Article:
[written and published in October 2012]
Now that Hilary Mantel has again won the Man Booker prize, perhaps we should wonder whether one of the past Lords of the Manor of Campden would have known Thomas Cromwell. It is far more likely than not that Sir Thomas Smyth did!
Thomas Cromwell entered the King’s service in 1530 following the fall of Wolsey, and has been described as the guiding hand behind the Reformation. His appointment to various offices ended with his creation as Earl of Essex in1540 but his fall from favour resulted in his execution in the same year.
Thomas Smyth at this time was a Page of the Chamber at the court of Henry VIII; this involved far more than is today thought of as the duties of a page. He accompanied the King in 1520 to the meeting with Francois I at the Field of the Cloth of Gold in France, and on another visit to Calais in 1532, and was present at the taking of Boulogne in 1544. He would have seen and most probably have been known by most of the King’s court and others.
He is said to have been a descendant of an alderman of Worcester and could well have known something of this manor, then divided into two. In about 1634 he married a widow, Elizabeth, who was the heiress to half the manor of Campden. Up to that time for a century or so the holders of parts of the manor appear to have tended to live elsewhere and to leave the running of the estates in the hands of bailiffs. This was to change.
Any opportunity to buy other parts of the manor was seized. In November 1544 he bought the greater part of the estate of Christopher Savage, including two woods, part of a close and, importantly from his point of view, the entitlement to the rents of the town, the manor leet and view of frankpledge. Thus he took control of the running of much of the manor. It could be that this was not pleasing to the local burgesses who had become used to running things themselves.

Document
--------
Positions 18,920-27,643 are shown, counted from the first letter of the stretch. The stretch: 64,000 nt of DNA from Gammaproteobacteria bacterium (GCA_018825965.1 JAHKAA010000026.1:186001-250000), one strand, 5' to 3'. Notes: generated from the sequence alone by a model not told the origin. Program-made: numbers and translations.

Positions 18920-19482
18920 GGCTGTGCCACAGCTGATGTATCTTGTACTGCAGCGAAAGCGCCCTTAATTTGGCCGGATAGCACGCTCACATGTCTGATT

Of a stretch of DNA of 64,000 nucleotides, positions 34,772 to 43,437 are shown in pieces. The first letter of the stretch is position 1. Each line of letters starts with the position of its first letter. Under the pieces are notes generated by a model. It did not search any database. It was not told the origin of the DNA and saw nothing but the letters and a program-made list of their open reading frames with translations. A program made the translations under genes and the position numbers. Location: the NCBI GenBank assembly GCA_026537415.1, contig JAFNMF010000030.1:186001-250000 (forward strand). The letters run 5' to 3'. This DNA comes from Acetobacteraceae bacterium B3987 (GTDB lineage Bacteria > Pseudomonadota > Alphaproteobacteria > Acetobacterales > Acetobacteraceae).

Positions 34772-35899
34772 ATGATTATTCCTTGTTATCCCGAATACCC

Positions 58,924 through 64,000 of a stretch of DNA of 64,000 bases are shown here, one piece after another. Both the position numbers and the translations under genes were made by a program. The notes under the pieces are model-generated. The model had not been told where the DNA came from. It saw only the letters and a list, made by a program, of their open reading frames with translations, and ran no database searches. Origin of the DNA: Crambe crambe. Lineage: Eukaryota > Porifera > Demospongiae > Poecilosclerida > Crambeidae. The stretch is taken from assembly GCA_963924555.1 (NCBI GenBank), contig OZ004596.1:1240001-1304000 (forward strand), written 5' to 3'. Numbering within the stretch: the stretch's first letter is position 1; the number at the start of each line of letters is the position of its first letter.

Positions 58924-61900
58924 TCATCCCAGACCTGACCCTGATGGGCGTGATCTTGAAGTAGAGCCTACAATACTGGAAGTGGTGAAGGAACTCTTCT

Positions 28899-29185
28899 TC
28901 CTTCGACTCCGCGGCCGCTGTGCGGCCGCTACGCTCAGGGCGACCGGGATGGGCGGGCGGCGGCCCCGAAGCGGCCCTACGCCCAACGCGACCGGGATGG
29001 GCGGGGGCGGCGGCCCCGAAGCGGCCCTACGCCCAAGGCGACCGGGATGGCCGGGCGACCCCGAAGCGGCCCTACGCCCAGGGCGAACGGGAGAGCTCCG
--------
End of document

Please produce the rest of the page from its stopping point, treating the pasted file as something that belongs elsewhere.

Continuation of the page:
On more than one occasion in 1544 and 1545 Thomas Bonner prevented Smyth’s cattle from entering the common pasture of the New Leasows. Twice the bailiffs ruled in favour of Smyth but on the third occasion in June 1545 Bonner produced a writ ordering that the cattle be handed over to him. Shortly thereafter Bonner found himself arraigned before the Court of Star Chamber accused of forging the writ. Over the next few years more than five other Campden men also found themselves taken to Star Chamber after attempting to thwart Smyth.
He was also adding to his domains by buying up chantry lands and any other pieces that could be obtained. Soon the manor was reunited. His London connections were no doubt also of use when he obtained copies of ancient charters and documents outlining the powers of the Lord of the Manor. (Copies of these documents were at one time to be viewed in the Court Room of the Old Police Station). In 1553 he was granted Combe (once held by Bordesley Abbey) for £540.
His monument in the chancel of St James’s church is that of a contented Lord of the Manor, who had pretty well achieved his aim of reuniting a broken up manor and had imposed his will on the Town Burgesses. He died in 1593 at another of his properties, at Ocle in Herefordshire.